Portal 2: Lab Rat
You wake up to the sound of a radio blaring in the glass room you’ve been in for who knows how long, and the friendly computerised female voice, which introduces itself as GLaDOS (Genetic Lifeform and Disk Operating System), the AI in charge of the test facility and your care. As you proceed ahead, you’re eventually handed a portal gun that is capable of only one thing: shooting a blue or an orange portal, that link to each other, in space-time. As the game progresses, the puzzles become suspiciously lethal and so does GLaDOS’ sarcastic attitude and promises of cake as reward. But the ingenious design of the levels and novel mechanics that you need to utilise to get past them is what keeps you going, until the end when you confront GLaDOS and she greets you with some neurotoxin. Keep in mind, you still have nothing but your portal gun. The game closes with the facility being destroyed and the protagonist – unconscious – being dragged away from the scene by an unseen entity with a robotic voice.
“He’s not just a regular moron. He’s the product of the greatest minds of a generation working together with the express purpose of building the dumbest moron who ever lived.” -GLaDOS
Winning a multitude of awards, including Game of The Year (Eurogamer, Gamasutra, Joystiq, GDC, 1UP, Goodgame, Shacknews), Best Puzzle Game for PC (IGN), Best Narrative (1UP), Valve literally blew everybody’s minds with this piece of art developed by less than a dozen people. GLaDOS is even #1 on IGN’s Top 100 Video Game Villains list. Check out the video on their website, it’s worth it, especially with the epilogue being the same radio music!
So how do you follow up to such a clean sweep? Valve first creates an in house comic, designed, drawn and written entirely by the Portal team, known as Portal 2: Lab Rat, showcasing events leading up to the sequel of the original game, as well as narrating another dark and grim story, following Doug Rattman, a lab worker at Aperture Science, with a history of schizophrenia, and the protagonist, Chell, being brought back to the facility.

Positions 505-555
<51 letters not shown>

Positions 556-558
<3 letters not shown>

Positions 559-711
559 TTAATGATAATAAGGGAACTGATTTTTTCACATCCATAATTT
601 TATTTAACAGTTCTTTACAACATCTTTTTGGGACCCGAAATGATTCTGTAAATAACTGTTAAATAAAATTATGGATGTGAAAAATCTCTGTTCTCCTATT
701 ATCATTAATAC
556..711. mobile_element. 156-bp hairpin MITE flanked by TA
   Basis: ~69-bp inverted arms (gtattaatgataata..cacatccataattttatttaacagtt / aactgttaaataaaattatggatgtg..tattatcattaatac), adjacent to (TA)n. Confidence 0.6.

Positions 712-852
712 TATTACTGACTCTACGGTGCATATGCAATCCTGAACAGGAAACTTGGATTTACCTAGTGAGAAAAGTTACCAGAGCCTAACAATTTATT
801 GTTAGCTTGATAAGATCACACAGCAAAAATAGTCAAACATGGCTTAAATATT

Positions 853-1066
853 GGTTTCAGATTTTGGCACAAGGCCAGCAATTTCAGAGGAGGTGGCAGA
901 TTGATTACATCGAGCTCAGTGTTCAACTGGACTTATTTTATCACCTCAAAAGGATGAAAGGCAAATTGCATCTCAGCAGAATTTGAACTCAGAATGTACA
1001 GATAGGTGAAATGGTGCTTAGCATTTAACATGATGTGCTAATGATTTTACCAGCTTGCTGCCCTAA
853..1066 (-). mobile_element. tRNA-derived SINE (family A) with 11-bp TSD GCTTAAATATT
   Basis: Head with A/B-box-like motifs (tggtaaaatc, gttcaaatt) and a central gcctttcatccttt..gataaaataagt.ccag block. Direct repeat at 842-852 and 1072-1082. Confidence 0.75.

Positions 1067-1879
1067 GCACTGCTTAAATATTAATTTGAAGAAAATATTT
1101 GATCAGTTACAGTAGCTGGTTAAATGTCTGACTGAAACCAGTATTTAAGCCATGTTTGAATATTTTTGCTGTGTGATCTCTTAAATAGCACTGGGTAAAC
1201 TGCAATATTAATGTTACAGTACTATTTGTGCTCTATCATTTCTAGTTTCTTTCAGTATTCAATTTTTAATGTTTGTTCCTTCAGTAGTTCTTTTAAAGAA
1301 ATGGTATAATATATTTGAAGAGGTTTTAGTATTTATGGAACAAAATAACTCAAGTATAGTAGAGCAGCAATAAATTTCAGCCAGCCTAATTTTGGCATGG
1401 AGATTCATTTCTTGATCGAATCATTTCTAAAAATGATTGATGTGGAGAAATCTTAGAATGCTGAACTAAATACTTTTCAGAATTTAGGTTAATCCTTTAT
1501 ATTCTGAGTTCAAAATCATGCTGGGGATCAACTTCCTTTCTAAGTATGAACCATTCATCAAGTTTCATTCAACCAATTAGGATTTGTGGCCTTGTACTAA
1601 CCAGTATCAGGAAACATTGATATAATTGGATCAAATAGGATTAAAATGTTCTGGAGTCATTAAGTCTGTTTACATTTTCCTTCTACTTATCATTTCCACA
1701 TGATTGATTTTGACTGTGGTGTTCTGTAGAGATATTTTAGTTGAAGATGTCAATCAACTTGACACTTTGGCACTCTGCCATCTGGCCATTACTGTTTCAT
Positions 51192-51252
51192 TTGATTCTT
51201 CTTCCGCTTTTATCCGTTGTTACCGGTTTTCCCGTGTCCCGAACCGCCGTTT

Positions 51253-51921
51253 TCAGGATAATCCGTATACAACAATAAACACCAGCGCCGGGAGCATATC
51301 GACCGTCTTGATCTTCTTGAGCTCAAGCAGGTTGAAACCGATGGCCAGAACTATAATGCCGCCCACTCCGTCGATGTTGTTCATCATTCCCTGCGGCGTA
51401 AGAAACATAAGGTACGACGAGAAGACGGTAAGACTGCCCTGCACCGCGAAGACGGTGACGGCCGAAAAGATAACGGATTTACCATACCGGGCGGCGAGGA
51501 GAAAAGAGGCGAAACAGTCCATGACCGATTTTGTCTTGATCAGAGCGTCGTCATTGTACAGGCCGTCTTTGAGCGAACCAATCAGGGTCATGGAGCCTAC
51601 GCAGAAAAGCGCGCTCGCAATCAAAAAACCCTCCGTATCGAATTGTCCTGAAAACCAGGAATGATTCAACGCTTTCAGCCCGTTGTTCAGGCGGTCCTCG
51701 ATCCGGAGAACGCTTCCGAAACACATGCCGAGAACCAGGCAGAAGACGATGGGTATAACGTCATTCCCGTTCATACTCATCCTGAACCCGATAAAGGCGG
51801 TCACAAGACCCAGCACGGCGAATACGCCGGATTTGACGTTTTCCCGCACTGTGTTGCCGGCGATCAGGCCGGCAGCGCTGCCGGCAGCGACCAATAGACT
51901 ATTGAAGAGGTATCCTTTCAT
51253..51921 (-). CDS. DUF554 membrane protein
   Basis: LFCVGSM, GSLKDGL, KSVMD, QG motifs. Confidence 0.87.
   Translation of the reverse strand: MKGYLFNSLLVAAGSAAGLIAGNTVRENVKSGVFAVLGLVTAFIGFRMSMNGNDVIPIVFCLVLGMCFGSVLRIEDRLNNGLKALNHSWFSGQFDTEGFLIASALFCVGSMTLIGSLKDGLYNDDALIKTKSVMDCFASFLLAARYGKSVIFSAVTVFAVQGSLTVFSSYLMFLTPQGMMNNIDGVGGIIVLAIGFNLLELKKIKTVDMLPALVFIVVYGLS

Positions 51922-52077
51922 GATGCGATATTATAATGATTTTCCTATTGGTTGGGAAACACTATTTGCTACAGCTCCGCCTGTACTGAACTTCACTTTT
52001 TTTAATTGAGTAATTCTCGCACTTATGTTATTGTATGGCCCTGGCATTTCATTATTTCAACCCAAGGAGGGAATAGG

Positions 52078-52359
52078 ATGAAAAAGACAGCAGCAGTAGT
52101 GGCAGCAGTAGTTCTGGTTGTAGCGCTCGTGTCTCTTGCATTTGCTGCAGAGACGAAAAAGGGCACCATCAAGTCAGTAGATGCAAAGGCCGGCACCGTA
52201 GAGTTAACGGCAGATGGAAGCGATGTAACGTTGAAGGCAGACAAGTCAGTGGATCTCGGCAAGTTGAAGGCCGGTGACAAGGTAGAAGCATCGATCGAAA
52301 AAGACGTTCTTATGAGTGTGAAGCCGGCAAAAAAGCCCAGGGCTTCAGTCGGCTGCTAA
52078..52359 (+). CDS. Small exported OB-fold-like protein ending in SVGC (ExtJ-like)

The art is incredible, with gashes, thick strokes, and random doodles that genuinely portray Portal’s dark atmosphere. Rattman’s associations with anti-psychotic drugs and his imaginary companion cube (that first features in the game) are not only well depicted, but eerily done. The younger-Rattman flashbacks contribute to the authenticity of the genre, and so does the ending, which is by no means “happy”. The murals drawn and warnings written by Rattman on the facility walls are seen throughout Portal 2, a game which surpassed all expectations, so much so that it won even more awards than the original.
It’s not very often you come across a group so capable and talented that whatever they pull out of their magic hats is nothing short of brilliant, even when it’s not even their domain. Portal 2: Lab Rat is officially available for download (and online viewing) here.
The cake is a lie…
PS: Veterans might have noticed the lack of anything being written about the score, especially of Portal 2, which is as exceptional as the rest of this franchise. So here, enrich the next five minutes of your life with the end credits! No spoilers.
Aren’t the orbiting personality constructs icing on the… ahem